This week, we have another special show from Perth in Western Australia. Chris Smith and Victoria Gill go in search of dolphins, find out how DNA sequencing technology has allowed us to find out what was on Australia's first barbecue, and give a science lesson to children in the outback. In the news, how glucose affects our willpower, why the Antarctic oceans are so different from the rest of the world, and the batteries that store power from renewable energy farms.
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Does a quick sugary treat help us to stick with difficult tasks?
Why are the waters of the Antarctic so different from the rest of the world?
Could trains be built to travel as fast as jet liners?
Renewable energy farms can only produce power when the sun shines or the wind blows, but new cheaper batteries allow them to store energy.
Can we predict where to focus water checks for the 140 million people affected by arsenic contaminated water supplies?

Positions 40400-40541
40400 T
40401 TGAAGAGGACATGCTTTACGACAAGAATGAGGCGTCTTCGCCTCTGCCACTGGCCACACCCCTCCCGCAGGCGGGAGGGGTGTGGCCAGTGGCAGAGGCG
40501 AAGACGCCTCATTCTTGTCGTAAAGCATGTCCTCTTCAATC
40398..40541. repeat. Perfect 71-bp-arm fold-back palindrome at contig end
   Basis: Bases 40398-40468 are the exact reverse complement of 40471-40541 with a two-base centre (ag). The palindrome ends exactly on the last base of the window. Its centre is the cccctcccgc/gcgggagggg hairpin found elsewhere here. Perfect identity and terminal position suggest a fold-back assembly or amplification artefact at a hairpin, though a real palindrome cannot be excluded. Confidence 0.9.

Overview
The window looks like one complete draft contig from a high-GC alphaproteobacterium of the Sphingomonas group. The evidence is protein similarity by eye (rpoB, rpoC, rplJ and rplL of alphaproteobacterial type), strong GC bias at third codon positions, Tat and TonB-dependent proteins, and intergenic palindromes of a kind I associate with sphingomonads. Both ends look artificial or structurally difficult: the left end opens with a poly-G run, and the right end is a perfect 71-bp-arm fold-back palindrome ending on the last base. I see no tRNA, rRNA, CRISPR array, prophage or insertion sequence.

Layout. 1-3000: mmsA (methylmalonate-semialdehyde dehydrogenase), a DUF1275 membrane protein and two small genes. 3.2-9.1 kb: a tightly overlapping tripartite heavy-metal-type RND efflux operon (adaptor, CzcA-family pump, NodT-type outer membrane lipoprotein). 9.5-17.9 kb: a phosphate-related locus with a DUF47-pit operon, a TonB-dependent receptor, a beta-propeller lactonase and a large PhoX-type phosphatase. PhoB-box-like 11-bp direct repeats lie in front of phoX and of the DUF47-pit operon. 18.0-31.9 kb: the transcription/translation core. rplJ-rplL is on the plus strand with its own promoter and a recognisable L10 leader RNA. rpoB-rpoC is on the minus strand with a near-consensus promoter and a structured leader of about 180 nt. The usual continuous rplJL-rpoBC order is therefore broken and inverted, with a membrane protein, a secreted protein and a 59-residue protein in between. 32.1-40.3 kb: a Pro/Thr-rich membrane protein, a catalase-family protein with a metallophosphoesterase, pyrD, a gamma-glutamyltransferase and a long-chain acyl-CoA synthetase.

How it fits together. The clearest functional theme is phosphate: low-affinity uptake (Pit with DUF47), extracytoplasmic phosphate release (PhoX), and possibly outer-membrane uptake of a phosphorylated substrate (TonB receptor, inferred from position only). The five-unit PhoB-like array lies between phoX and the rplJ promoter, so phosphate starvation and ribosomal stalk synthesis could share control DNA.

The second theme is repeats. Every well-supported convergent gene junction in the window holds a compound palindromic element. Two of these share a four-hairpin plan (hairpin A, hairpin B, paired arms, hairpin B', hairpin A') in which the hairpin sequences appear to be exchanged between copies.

Scientists have found a model for Schizophrenia in
macaques, which may lead to better understanding of,
and treatment for, the illness.
Victoria finds out how scientists study the dolphins in Perth River, to better understand their lifestyles.
DNA technology can be used for a huge variety of applications - from keeping birds away from airports to analyzing ancient caves.
Chris and Victoria visited the Australian Schools for Isolated and Distance Education, to find out about how children receive remote lessons
We were wondering why a glass of fizzy drink bubbles over when icecubes
are dropped into it? We've found a few different answers on the
internet, but we only trust the Naked Scientists to give us the right one!
Bella and Meg